With Gucci’s capsule collection for Mr. Porter landing this Thursday, we take a look at the stand-out pieces that have been designed exclusively for a digital release.
The collection itself is an extension of Alessandro Michele’s technicolor baroque vision, with a variety of outfits catering to Mr. Porter’s traditional tailoring roots as well as the ever-growing streetwear movement. The capsule consists of 43 pieces – identifiable by the yellow tags – with Gucci’s popular floral and animal motifs appearing throughout. There’s a range of accessories and shoes in the capsule – including variations on the signature horsebit loafers – alongside belts, ties and sunglasses.
The collaboration represents another milestone for Mr Porter, having successfully sold crossover collections from Lanvin and H&M subsidiary COS. It also showcases an evolution to Gucci’s digital strategy, utilising existing e-commerce solutions rather than trying to build their own à la LVMH.
Gucci’s digital strategy enters a new phase
The collection itself is part of Gucci’s wildly successful digital strategy and represents a new direction for the brand. While LVMH look to build their own e-commerce behemoth, Kering appears to be tapping into the already established online giants to further extend their digital dominance.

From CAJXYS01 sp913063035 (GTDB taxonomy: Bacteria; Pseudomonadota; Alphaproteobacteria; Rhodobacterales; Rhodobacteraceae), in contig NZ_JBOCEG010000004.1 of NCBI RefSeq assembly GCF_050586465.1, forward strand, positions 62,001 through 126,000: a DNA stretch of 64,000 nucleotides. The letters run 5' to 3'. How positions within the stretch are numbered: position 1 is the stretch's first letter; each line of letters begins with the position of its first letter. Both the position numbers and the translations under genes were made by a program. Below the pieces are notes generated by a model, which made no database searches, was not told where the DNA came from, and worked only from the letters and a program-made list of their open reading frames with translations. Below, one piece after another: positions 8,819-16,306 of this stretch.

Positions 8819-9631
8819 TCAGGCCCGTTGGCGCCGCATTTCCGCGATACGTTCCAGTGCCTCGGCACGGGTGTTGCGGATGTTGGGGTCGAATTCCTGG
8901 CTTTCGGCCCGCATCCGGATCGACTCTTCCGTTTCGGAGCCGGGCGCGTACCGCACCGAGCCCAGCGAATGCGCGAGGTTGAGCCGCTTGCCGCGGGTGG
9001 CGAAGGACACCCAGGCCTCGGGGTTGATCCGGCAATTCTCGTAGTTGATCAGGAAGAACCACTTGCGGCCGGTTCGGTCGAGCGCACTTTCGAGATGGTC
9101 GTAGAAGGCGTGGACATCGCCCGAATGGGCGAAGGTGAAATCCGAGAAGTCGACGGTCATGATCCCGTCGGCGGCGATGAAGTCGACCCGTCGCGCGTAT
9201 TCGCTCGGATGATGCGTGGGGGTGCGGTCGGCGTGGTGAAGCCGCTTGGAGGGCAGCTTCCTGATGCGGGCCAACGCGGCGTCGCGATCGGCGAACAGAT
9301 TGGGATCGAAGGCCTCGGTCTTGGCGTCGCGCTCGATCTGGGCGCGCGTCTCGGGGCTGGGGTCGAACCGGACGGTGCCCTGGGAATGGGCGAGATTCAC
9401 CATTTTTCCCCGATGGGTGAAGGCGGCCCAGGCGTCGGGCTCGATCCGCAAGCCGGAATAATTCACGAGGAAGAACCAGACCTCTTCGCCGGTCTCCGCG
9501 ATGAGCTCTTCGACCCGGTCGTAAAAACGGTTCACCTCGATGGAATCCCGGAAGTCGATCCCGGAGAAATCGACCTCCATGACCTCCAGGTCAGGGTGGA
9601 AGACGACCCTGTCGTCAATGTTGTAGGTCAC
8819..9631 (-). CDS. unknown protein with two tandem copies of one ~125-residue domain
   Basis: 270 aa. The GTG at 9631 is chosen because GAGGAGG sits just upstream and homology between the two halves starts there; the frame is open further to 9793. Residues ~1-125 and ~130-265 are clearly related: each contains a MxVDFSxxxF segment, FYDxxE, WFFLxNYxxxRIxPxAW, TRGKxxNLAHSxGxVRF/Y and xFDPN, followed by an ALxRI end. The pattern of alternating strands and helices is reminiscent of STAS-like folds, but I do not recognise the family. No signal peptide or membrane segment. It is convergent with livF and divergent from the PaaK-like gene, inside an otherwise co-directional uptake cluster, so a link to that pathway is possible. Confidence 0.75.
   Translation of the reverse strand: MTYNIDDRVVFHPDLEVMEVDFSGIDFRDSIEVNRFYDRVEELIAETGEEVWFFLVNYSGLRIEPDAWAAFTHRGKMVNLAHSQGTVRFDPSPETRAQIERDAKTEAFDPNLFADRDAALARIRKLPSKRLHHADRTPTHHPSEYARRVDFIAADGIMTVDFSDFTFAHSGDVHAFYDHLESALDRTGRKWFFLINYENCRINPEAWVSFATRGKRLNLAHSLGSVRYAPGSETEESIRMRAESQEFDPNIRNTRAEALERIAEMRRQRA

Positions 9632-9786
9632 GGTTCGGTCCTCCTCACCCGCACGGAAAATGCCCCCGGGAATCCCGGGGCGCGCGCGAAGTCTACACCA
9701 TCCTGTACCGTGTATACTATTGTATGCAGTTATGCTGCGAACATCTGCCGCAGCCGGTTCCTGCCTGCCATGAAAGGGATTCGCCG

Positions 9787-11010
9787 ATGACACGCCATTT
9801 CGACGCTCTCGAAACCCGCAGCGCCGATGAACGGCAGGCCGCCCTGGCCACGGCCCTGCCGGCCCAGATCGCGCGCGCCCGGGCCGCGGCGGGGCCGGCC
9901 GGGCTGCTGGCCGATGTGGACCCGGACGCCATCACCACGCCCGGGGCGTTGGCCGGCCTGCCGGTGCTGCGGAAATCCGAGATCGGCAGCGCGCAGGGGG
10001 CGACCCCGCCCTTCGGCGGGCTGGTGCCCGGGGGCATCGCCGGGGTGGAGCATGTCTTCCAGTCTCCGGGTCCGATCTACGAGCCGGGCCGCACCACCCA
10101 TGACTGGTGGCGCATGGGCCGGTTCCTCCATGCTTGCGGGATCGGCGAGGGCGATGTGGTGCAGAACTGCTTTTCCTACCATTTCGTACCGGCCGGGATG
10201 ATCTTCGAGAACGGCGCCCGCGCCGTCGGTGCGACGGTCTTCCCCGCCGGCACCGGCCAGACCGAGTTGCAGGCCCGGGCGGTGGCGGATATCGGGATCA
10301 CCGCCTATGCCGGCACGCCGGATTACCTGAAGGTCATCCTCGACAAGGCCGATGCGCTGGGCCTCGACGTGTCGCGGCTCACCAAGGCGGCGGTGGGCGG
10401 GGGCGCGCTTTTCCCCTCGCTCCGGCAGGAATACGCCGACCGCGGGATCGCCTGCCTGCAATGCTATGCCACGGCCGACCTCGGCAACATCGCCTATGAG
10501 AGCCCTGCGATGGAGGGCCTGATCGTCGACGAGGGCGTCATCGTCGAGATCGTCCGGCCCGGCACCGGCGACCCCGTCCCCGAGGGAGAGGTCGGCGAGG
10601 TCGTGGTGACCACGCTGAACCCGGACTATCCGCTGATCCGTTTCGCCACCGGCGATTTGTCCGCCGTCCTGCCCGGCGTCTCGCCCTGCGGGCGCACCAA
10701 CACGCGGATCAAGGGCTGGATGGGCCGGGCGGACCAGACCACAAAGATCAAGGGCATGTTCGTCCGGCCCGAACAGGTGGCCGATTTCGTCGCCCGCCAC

E-commerce has been a driving force behind this ascendancy, with the brand posting the best sales figures since the Tom Ford days in April. Gucci’s organic sales increased by a huge 48.3% this year compared to performance in Q1 2016, thanked largely due to a 60% increase in online sales.
Partnering with Mr. Porter is a smart decision as it allows Gucci to maintain their ubiquity, whilst offering supporting stories to the brands’ main collection. It’s clear that an e-commerce strategy is going to be a key driver moving forward for Kering, highlighted by comments made by CEO Francois-Henri Pinault to investors in April:
“Tomorrow’s luxury isn’t based on heritage and artisanal excellence; there must be creativity,” Kering CEO announced in April. “But creativity is not good enough. The implementation must be huge. Each team has to deliver to our customers, and organic growth will be amplified by the growing role of e-commerce in a cross-channel approach.”
This isn’t the only partnership planned, as the brand look to launch a 90 minute delivery exclusively through Farfetch. We’ve already looked at how far ahead Gucci’s digital performance is to Prada, so it’ll be interesting to see how other luxury brands attempt to make up the lost ground. For the time being, the Gucci revolution is showing no signs of slowing.